The 2017 470 Junior Worlds has descended on the iconic sailing venue of Enoshima Yacht Harbour, host to the 1964 Olympic Sailing Competition and to the upcoming 2020 Olympic Games.
Enoshima Yacht Harbour is also the only venue to host two Olympic events over different Olympics. You can feel the history made here over 50 years ago pulsing around the venue, with photos of the 1964 Olympic legends displayed and a powerful aura of Olympic success. For many of the teams at the 470 Junior Worlds, Tokyo 2020 is an achievable goal, and there can be no underestimating the inspiration this venue fosters.
The International 470 Class last held a World Championship in Japan twenty-eight years ago, in 1989, at Tsu City located to the west of Enoshima. Many of that year’s Championship leaderboard went on to Olympic glory at the 1992 and 1996 Olympic Games, and inevitably future Olympic medals will beckon for some of the 126 junior athletes competing this week.
Both defending Champions in the men’s and women’s events are returning, and warmed up well to defend their titles. For last year’s winners, Japan’s Keiju Okada, who is now partnered with Kotarou Matuo and Spain’s Silvia Mas/Paula Barcelo, victory at last week’s All Japan 470 National Championships has put their rivals on notice that business is set to continue as last year. But their is plenty of talent in the line-up ready to unseat them, including the recently crowned 470 Junior European Championship medallists.
The weather forecast for the racing ahead in Sagami Bay is set to start light, around eight knots for Monday’s opening day, before switching to breeze and the likelihood of big waves for which Enoshima is renowned on Tuesday. The bay is likely to deliver a range of racing conditions, and depending on the prevailing weather three race areas can be used, guaranteeing a perfect race track challenge.
The Opening Ceremony on Sunday 27 August kicked off the Championship, with a performance of traditional Japanese drumming, and with the opportunity for teams to have a go.
Amongst the teams competing from fifteen nations, Japan fields the largest with thirty-four boats, 25 in the men and 9 in the women.
Racing gets underway on Monday 29 August, with two races scheduled for each of the 470 Men and Women starting at 1100 hours.
Warming-up at the All Japan 470 National Championships last week, gave an indicator of potential form at the Junior Worlds and enabled the defending 2016 470 Junior World Champion, Keiju Okada, the opportunity to fire a shot across the teams looking to unseat him on home waters. Okada was joined on the National Championship podium by team-mates, Tetsuya Isozaki/Akira Takayanagi and Naoki Ichino/Takashi Hasegawa who also feature in the 470 Junior Worlds line-up.
Okada won the 2016 470 Junior Worlds with former crew Naoya Kimura, but as his crew at the Japan Nationals is too old to race the Junior Worlds, he has partnered with Kotarou Matuo for the week ahead. Okada, who is Captain of the Waseda University Sailing Club, emerged from Japan’s prolific Universities 470 sailing programmes, after a successful lead-in career including third at the 2010 Optimist Worlds and fifth in the 420 at the 2012 Youth Sailing Worlds. Clearly, Okada/Matuo are ready and waiting to face off against the many teams who are set to claim gold on the defending Champions’ home waters.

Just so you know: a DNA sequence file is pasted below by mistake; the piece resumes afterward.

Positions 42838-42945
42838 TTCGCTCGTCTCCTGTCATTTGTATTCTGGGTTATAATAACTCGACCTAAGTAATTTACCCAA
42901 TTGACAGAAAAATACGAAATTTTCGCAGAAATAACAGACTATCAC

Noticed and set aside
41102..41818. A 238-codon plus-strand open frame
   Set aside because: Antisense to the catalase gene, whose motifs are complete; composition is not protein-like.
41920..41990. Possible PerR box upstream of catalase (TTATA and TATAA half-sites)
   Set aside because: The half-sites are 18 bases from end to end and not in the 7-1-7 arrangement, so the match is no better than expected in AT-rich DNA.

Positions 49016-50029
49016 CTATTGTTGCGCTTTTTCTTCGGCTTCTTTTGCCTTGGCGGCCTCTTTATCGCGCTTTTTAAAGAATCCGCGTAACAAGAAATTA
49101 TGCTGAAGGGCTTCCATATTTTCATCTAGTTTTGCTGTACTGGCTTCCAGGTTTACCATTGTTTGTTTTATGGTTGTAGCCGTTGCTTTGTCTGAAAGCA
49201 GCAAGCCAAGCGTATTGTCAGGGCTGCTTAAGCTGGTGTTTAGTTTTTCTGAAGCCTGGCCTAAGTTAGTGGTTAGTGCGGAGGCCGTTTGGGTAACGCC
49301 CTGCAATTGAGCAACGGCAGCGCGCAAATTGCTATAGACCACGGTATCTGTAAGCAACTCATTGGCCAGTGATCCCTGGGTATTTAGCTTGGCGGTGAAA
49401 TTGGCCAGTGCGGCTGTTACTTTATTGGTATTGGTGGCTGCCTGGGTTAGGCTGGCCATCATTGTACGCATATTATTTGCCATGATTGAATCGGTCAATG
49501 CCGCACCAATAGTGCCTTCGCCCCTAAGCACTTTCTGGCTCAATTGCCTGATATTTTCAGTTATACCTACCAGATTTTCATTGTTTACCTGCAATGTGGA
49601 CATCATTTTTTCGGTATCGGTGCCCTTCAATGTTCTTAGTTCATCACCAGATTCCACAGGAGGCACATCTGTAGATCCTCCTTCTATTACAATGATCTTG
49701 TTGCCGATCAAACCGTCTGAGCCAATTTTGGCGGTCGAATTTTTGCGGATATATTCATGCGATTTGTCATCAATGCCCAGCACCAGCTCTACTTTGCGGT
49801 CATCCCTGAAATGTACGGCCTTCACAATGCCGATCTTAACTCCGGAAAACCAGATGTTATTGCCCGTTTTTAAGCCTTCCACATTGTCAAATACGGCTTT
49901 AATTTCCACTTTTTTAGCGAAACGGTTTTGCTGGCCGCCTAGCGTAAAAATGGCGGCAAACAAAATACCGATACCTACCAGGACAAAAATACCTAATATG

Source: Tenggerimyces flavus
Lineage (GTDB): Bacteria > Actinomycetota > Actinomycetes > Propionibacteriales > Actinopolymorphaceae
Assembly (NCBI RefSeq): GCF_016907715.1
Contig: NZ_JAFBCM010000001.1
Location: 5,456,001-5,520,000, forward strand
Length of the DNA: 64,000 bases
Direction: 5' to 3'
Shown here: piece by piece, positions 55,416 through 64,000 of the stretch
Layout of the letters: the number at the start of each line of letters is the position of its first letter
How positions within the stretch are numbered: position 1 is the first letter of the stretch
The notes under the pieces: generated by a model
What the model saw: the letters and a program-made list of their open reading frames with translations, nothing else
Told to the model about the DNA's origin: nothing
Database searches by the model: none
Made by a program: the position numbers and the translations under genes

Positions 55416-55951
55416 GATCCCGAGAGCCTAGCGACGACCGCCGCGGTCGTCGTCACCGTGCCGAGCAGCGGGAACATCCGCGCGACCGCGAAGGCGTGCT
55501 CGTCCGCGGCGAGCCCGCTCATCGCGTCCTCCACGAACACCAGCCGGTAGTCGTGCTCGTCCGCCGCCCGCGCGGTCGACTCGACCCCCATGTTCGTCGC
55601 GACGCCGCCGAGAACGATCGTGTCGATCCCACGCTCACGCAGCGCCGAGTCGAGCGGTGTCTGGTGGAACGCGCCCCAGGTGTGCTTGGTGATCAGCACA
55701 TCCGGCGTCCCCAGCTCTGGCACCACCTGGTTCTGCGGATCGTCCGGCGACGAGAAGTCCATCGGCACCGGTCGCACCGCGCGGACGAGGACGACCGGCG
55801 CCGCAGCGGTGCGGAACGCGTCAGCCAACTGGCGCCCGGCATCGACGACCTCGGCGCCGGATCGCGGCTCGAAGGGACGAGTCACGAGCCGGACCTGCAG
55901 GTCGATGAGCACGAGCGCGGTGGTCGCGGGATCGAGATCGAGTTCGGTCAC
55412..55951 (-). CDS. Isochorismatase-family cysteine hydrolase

A very real threat will come from the twenty-four other Japanese teams, including last year’s Junior World bronze medallist Daichi Takayama racing with Naoya Kimura. Takayama was also the 2015 420 World Champion.
Right up in the battle will be all the podium teams from the 2017 470 Junior European Championships on Lake Garda earlier this month, as well as four other top ten finishing teams who made the dash from Italy to Japan. There, it was Italy’s Giacamo Ferrari/Giulio Calabro who managed to thwart the challenge and defend their title over France’s Hippolyte Machetti/Sidoine Dantes. Israel’s Maor Abu/ Yoav Rooz (ISR) came in third, marking a career best result for the Israeli pair, with Hungary’s Balázs Gyapjas/Zsombor Gyapjas close behind. All these teams meet again, up against a plethora of international and Japanese talent, to settle a new score on new waters.
It is inevitable that the win laid down come the end of the 470 Junior World Championship may well be the same challenge which will repeat at the 2019 470 World Championships in Enoshima, and again the following year at the Tokyo 2020 Olympic Games.
Spain’s Silvia Mas/Paula Barcelo arrived in Japan on one simple mission, to defend their Junior World title won in Germany last year. An assured performance at the Japan Nationals has boosted their confidence ahead of racing.
“It was amazing, as we could sail with the boys too,” commented Mas on their performance in the open fleet racing at the Nationals. “Also we were with the top senior girls, so it was pretty good to be with all of them and win. We weren’t looking to win, but we did!”
The newly crowned 470 Junior European silver medallists, Marina Lefort/Lara Granier (FRA), matched that result with a second at the Japan Nationals, as they maintain their run of form, with third going to Japan’s Mano Udagawa/Yurie Seki (JPN).
2015 470 Junior World Champions, Benedetta di Salle/Alessandra Dubbini (ITA), will also be hoping to add another victory to their incredible pedigree, and upgrade their fourth place from the 470 Junior Europeans.
The entry list counts teams from Australia, France, Israel, Italy, Japan, Poland, New Zealand, Spain, Sweden, Turkey, USA.
by Event Media